Is Rory suggesting that we should make the hole 12 inches wide so it becomes almost impossible to miss a putt? Is he asking for the balls to be tricked up so that they fly straighter no matter how they are struck? Would he like to see eighty yard fairways with no rough or indeed any hazards. You would definitely have a much easier game but in my opinion it wouldn’t be golf.
At least he does agree that bifurcation is a good thing and would be in favour of it.
“If they want to try to make the game more difficult for us, or try to incorporate more skill to the game, yeah, I’d be all for that, because I think it only benefits the better player, which I feel like I am.”
What Does Bifurcation of the Rules Mean?
Bifurcation means dividing something into two branches or parts. It is increasingly likely to happen in golf. The rules will be split. More stringent equipment requirements for professionals and elite amateurs. This will hopefully rein in the ridiculous distances that tour pros are now achieving and will allow a little more skill back into the game at that level.
How to Hit the Ball Further
Most amateurs would benefit more from improving their accuracy and hitting more fairways. Unfortunately, we are all guilty of wanting to get a few extra yards off the tee.
This is also somewhat a chicken and egg situation.
If you decide to go “all in” with fitness exercises and lessons then it is likely your current driver might not suit you by the time you complete the process. How keen are you to remodel your swing? You may be better off looking at maximising distance with your current swing by changing equipment.
If you want to do the job properly then you should look at other aspects such as your fitness and swing technique.
The quickest and simplest way to hit the ball further is to improve your equipment to match your technique.
Make sure that your driver is correctly fitted for your golf swing. Ideally, you want to do that using some form of launch monitor which would give you accurate data on your launch conditions. Using this information a club-fitter should be able to find a combination of club and ball that maximises your distance.
Assuming you already have equipment that matches your swing then the next thing to look at would be the technical aspects of your swing.
Many amateurs confuse swinging hard at the ball with swinging fast. This is often the antithesis of what you need. Standing over the ball gritting your teeth in preparation for a mammoth effort, squeezing the life out of the grip et cetera. It’s not going to lead to more speed and more distance.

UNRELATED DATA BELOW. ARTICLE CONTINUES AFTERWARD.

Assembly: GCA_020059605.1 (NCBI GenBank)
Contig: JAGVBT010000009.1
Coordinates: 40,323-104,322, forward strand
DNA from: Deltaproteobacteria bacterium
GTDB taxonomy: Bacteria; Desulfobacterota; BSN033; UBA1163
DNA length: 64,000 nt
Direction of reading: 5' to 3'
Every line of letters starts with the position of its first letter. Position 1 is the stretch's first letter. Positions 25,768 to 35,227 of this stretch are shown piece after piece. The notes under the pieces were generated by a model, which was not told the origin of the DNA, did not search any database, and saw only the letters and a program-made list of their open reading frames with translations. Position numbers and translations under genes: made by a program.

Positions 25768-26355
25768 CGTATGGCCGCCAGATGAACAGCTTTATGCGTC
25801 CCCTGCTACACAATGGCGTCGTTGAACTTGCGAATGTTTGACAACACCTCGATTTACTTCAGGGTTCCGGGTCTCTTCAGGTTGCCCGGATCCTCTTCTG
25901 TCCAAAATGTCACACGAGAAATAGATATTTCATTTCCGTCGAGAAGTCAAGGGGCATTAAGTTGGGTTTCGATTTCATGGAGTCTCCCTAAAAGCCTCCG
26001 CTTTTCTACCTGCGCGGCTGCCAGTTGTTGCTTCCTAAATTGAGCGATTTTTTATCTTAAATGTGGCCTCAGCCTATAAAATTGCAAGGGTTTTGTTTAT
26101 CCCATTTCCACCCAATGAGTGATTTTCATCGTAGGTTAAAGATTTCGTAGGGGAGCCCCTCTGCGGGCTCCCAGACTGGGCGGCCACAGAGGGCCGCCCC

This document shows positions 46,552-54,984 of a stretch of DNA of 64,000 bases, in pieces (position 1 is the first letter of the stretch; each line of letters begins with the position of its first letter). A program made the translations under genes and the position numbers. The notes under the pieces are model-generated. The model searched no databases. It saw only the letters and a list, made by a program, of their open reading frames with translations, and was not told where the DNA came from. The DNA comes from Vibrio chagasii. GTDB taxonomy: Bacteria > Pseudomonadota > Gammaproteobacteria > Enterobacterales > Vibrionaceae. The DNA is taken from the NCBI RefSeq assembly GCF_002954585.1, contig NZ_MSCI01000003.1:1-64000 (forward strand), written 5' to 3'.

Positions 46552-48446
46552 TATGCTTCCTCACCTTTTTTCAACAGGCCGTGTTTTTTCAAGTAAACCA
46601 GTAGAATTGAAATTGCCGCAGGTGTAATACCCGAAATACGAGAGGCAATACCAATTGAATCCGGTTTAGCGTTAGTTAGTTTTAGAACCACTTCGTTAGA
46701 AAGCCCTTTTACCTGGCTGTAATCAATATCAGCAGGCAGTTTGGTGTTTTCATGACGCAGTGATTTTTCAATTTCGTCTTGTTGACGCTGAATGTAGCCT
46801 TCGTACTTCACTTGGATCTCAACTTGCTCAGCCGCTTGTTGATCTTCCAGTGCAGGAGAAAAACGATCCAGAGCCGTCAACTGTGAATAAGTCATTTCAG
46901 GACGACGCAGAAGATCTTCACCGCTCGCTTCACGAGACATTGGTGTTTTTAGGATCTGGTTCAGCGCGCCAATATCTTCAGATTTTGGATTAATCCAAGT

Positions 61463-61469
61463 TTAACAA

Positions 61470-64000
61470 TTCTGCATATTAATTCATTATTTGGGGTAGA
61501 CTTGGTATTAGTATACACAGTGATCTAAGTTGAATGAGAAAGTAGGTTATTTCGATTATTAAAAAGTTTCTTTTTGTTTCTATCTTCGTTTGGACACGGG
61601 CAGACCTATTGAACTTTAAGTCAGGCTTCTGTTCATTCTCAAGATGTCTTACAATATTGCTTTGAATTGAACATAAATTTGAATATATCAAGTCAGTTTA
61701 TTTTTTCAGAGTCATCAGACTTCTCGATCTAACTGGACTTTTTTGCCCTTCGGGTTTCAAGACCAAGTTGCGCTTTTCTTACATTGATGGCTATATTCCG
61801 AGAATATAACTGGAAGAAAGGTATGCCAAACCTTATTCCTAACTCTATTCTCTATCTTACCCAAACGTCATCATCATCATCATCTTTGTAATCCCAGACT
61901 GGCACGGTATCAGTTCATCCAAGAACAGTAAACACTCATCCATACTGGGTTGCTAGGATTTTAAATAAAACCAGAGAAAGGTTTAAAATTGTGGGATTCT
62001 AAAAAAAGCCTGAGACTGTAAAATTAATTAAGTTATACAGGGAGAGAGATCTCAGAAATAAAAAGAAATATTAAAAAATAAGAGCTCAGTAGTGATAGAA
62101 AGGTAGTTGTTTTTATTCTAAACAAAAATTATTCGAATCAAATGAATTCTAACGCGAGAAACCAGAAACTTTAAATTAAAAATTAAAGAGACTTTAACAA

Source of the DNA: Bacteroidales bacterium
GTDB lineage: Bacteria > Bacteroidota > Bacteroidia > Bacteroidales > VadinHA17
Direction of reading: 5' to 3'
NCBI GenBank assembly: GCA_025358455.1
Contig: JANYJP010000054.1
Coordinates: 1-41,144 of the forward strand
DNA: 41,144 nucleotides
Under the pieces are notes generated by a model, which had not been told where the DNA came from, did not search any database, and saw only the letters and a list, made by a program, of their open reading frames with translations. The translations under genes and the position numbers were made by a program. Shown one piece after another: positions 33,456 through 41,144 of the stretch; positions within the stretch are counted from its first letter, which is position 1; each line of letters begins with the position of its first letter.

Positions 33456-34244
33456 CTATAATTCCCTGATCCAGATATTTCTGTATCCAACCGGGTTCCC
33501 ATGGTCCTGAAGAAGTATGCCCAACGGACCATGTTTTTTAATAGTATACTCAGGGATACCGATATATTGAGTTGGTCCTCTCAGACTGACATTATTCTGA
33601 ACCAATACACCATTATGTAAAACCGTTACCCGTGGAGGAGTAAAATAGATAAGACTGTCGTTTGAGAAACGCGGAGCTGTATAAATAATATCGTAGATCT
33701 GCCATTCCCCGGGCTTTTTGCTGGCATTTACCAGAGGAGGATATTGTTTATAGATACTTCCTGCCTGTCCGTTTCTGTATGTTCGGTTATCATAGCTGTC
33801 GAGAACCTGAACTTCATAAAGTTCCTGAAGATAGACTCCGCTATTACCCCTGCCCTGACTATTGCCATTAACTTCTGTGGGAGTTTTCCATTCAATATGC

Haven’t you noticed that your longest drives were often when you are at your most relaxed when you didn’t care about how far you were hitting it? This is because you allowed your muscles to work correctly.
There are a number of exercises you can perform to try to improve your clubhead speed at impact. An old-fashioned one is swinging the club upside down so you can hear the swish of the club. You need to be accelerating through the ball to maximise your distance.
You could also look at a number of training aids such as those provided by superspeed golf.
If you want to take it to the next level then you could start looking at golf-specific exercises to improve your fitness.
If you want to improve your distance then you need to be striking the ball consistently in the right area of the clubface. With modern drivers, this might even be above the centre.
Get some impact tape so you can get some feedback on your current ball striking. Work on improving that either on your own or with a coach.
Angle of Attack
The angle of attack is one of the most important factors affecting the distance you will achieve. While everyone knows the static loft of their driver, very few are likely to know the dynamic loft they achieve at impact. This is due to a combination of the static loft and their angle of attack. Modern drivers coupled with a modern golf ball are designed to be hit on the up.
For a given club head speed and angle of attack, there will be a perfect spin rate to achieve maximum distance. Again this is where the launch monitor comes in. To get the most out of your swing then you need to match the correct spin rate to your other launch conditions. Too much spin and the ball is likely to fly on too high a trajectory costing you distance. Too little spin and the ball will fly in a more penetrating flight but will still not achieve the best results.
Average Driving Distance by Age and Handicap: Conclusion
The last thirty or forty years have seen massive increases in the distance achieved by professionals largely due to equipment. Unfortunately despite manufacturer claims, this hasn’t really translated into meaningful improvements at the amateur level.
The games governing bodies are likely to impose restrictions on the best players in an effort to stop great courses from becoming obsolete. For the rest of us, we will just keep plugging away trying to shave a couple of shots off our handicaps!